Have you ever questioned why some of your best workers depart while some of your worst ones remain at your company? If this is the case, dysfunctional attrition may be your issue.
When your high-performing workers leave at higher rates than your weaker staff, it’s known as dysfunctional turnover. This is referred to as dysfunctional because it has an adverse effect on the efficiency and revenue of your company.
According to a Gallup research, businesses with high employee turnover can eventually see declines in productivity of up to 51%, profitability of 16%, job growth of 37%, and share price of 65%. Not to mention the expenses associated with hiring, training, and replacing new employees, which can be anywhere between 50% and 200% of their yearly salary.
So what steps can you take to stop or reduce dysfunctional change in your company? What are the primary reasons behind this phenomenon, too? In this article, we’ll provide you with the answers to these queries as well as some useful advice on how to keep your best employees and boost your company’s performance.
Read on to find out more!
How to measure dysfunctional turnover?
You must understand how to evaluate dysfunctional turnover before you can address the issue. You can determine the severity of the problem, the areas that require development, and the success of your retention strategies by measuring dysfunctional turnover.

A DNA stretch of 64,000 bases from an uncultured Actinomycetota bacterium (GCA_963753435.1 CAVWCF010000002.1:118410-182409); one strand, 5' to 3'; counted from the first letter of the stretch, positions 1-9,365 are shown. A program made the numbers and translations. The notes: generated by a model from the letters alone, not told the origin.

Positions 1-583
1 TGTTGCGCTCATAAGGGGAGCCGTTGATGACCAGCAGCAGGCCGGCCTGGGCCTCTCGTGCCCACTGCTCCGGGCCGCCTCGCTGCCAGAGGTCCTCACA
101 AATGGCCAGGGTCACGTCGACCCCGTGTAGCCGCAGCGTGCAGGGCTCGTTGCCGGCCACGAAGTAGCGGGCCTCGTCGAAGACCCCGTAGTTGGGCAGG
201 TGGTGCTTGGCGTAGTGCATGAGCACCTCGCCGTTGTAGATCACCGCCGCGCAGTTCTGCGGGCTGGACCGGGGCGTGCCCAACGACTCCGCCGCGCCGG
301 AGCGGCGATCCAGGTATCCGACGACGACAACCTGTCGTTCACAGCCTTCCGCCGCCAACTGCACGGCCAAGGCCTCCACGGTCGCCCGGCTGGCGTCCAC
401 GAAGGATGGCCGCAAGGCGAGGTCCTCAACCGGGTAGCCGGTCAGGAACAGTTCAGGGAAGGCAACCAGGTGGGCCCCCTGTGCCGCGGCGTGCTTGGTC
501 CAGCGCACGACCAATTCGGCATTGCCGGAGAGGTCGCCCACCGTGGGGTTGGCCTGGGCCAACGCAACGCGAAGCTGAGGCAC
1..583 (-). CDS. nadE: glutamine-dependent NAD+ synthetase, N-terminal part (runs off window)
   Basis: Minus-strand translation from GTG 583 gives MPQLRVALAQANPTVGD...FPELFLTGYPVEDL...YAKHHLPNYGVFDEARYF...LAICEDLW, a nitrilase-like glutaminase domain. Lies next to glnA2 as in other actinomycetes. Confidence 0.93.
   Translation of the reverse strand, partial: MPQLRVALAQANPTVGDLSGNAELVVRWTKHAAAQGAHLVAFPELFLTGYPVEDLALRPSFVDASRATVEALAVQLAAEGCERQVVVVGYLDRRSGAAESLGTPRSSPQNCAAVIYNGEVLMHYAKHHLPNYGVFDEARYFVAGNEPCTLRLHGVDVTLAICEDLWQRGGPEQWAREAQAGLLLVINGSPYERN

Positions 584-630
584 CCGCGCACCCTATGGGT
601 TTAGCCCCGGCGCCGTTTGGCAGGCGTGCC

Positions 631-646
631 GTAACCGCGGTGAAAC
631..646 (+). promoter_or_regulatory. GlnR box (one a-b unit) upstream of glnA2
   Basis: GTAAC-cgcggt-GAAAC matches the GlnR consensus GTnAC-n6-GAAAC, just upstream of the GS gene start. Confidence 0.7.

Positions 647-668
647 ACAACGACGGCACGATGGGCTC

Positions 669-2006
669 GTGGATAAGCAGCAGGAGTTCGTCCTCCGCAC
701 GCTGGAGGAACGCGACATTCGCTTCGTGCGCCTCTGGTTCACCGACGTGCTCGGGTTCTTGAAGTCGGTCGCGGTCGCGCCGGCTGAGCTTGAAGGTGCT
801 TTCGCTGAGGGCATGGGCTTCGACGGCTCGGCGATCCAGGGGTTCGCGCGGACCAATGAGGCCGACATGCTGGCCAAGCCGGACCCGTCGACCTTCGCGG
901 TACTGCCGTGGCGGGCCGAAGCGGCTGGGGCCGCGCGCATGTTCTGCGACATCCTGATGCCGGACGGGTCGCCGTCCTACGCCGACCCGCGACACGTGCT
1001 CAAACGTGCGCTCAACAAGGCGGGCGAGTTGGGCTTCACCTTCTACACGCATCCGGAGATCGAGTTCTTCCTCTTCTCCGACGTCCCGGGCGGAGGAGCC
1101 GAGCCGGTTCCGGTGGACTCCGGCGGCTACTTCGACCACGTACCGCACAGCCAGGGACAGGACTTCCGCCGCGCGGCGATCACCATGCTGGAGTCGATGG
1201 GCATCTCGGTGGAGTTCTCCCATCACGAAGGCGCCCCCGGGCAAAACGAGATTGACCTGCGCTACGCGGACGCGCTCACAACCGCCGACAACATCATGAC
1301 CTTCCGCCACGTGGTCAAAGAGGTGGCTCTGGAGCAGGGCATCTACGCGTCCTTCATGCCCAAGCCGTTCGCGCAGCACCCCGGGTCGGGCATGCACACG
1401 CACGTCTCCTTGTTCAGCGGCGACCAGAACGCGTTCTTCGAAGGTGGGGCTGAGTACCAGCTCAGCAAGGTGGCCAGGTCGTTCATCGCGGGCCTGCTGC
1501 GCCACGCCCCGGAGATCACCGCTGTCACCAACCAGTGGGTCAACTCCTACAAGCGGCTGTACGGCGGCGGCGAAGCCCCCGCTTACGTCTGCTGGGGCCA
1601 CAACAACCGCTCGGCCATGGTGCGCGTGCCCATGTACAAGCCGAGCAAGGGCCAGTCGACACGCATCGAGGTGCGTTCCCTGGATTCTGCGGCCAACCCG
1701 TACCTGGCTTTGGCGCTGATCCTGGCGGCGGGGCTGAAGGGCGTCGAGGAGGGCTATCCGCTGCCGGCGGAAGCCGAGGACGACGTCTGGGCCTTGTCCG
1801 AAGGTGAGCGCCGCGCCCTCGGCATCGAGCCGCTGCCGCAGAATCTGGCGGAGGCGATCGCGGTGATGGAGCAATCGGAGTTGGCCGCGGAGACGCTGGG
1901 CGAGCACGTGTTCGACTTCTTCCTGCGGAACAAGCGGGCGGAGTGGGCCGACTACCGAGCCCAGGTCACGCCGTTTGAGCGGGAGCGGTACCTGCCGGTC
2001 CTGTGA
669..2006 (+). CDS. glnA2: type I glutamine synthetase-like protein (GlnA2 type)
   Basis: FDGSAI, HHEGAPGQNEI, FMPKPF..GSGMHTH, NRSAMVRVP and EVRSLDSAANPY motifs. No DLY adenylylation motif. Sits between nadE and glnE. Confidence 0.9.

Calculating your dysfunctional turnover rate is one method to assess dysfunctional turnover. This is the proportion of high-performing workers who quit your company voluntarily over a specific time frame.
To calculate your dysfunctional turnover rate, you need to:
- Establish the characteristics of a high-performing individual in your company. You can base your decision on factors like peer recognition, customer feedback, productivity metrics, and performance evaluations.
- Find out how many of your organization’s top performers left on their own accord during a specific time frame. (e.g., a month, a quarter or a year).
- Subtract the total number of high-performing workers at the start of the period from the number of high-performing workers who departed.
- To calculate your dysfunctional turnover rate as a percentage, multiply the figure by 100.
For example, if you started the year with 100 high-performing workers and 10 of them departed on their own accord, your dysfunctional turnover rate would be:
(10 / 100) x 100 = 10%
Comparing dysfunctional and functional turnover is another method to assess dysfunctional turnover. Functional turnover is the voluntary departure of underperforming or problematic workers from your company. This is referred to as functional because it enhances the productivity and revenue of your company.
To compare functional and dysfunctional turnover rates, you need to:
- Define what makes a problematic or low-performing employee in your company. Criteria like performance evaluations, productivity measures, customer complaints, disciplinary actions, etc. are all acceptable.
- Find out how many problematic or underperforming employees left your company voluntarily over a specific time frame. (e.g., a month, a quarter or a year).
- Subtract the total number of low-performing or problematic employees at the start of the period from the number of low-performing or problematic employees who departed.